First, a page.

Rape is nasty, brutish and inexcusable, but let's face it: Rape happens in every imaginable setting -- dark urban alleys, jungles in the Congo, respectable marriages. So when rape happens in a war zone by members of our Armed Services or their contracted mercenaries, we should be horrified but not terribly shell-shocked.
Still, the rape stories coming out of the American workforce in Iraq blindside me every time. Last week the Nation broke another horror story about a woman who claims to have been sexually assaulted by a U.S. soldier and one of her fellow KBR employees in Iraq. Like the story of Jamie Leigh Jones, the former KBR employee who claims she was held in a shipping container after coming forward about being gang-raped by her co-workers in Iraq, the story of Dawn Leamon, contracted as a paramedic by KBR's foreign subsidiary Service Employees International Inc., is a stomach turner.
After sharing a verboten drink with other KBR employees, she says she blacked out, then woke up covered with feces and blood next to an unconscious U.S. soldier. Of the events that transpired the night before, she recalls very little: screaming when the soldier was sodomizing her, a KBR employee holding her hand, but instead of helping her, forcing his penis in her mouth. Since she only had one drink and she gave it to someone to hold while she stepped outside, she assumes her drink was drugged.
Ugly, but not altogether unusual. But what happened since her assault seems to be a special kind of mistreatment that U.S. military contractors are perfecting to an art: bureaucratic rape.
She claims she was told to keep quiet about the incident and she did, continuing to work on the base. Eventually, she spoke to the employee assistant at a larger base and filed a formal report -- and after a series of interviews with KBR, she says she was asked to sign a nondisclosure agreement. A military doctor she visited and confided in also reported the incident to the CID, military crime investigators. Since one of the assailants was a member of the military, it could become a military case, but the CID won't be able to prosecute any KBR employees involved. When Leamon engaged an American lawyer via e-mail, she claims her computer was confiscated as "evidence," effectively cutting her off from the outside world.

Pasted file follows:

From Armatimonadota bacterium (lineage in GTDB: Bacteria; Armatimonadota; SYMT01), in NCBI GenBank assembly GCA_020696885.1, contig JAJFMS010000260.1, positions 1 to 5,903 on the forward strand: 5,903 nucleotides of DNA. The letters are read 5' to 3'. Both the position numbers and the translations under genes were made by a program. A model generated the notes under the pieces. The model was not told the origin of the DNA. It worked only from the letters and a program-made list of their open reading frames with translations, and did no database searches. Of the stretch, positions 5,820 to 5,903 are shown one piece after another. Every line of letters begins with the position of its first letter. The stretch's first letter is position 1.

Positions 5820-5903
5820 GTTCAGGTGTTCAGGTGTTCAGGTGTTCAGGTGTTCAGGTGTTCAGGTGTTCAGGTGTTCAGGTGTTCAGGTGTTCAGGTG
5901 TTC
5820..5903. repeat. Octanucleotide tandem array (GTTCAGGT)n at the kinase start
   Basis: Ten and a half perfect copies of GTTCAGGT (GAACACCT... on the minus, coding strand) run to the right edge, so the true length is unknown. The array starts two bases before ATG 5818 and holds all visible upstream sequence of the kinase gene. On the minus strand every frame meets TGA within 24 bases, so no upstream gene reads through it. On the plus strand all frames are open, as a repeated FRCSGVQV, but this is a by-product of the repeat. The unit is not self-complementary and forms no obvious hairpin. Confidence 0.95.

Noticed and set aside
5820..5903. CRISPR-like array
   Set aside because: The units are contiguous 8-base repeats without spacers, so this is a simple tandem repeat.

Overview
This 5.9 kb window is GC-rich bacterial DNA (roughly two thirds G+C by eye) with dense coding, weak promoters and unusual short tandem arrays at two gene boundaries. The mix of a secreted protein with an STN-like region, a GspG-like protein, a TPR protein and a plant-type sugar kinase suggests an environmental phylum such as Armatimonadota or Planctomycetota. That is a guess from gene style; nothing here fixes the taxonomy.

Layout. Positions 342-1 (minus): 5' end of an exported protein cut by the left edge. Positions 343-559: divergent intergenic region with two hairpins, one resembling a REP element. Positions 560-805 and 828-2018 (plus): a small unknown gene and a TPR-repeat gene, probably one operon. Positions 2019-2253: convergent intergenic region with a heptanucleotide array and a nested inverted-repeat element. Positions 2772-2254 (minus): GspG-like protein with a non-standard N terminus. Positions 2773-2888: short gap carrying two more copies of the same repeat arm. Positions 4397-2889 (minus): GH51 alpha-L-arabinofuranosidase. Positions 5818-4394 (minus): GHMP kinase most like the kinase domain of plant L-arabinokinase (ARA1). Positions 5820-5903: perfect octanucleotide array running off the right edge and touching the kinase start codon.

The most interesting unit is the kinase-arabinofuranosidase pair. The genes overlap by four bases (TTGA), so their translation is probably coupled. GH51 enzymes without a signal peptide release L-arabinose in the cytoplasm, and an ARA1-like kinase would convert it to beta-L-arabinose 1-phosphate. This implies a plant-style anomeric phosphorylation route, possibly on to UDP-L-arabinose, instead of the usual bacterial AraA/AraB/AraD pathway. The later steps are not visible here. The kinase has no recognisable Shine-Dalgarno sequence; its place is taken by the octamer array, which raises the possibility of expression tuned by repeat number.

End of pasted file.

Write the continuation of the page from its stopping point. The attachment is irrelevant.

Since reporting the case, Leamon (again like Jones) has found herself in a legal limbo. The crimes happened off American soil so American criminal courts can claim no jurisdiction. The Iraqi court system -- according to Paul Bremer's Order 17 -- is not allowed to prosecute cases against American military contractors.
As with Jones, KBR has pressed for the matter to be resolved through "arbitration." Currently, Jones is waiting for a judge to decide whether her lawsuit against Halliburton (the parent company of KBR at the time of her assault) can go to court or must go into arbitration. Get that? A civil suit is the best she can hope for! Jones told "Democracy Now" that she's started a foundation for other women who have been sexually assaulted by contractors in Iraq, and she claims 40 women have approached her with their stories.
On Wednesday, both women testified before the Senate Foreign Relations subcommittee, and the Justice Department, according to an AP story, assured the senators the agency took allegations of sexual assault "very seriously." This amounts to a modicum of progress. When the Senate held similar hearings in December, the Justice Department didn't even bother sending a representative. But still.
The idea that there's a place somewhat under American control where a rape or a murder is unprosecutable (and can only be resolved as a workplace dispute) beggars the mind. This legal limbo theory lets the Justice Department quite off the hook. According to Sen. Bill Nelson, who chaired the hearings, there are at least three laws that give the Justice Department the authority to take on these cases. What's more, the agency claims to be investigating Leamon's case along with several others. The question is whether they'll do their job.
Take a stab at how many violent criminal cases against a U.S. contractor the Justice Department has successfully prosecuted since the war began? If you guessed more than zero, you guessed too many.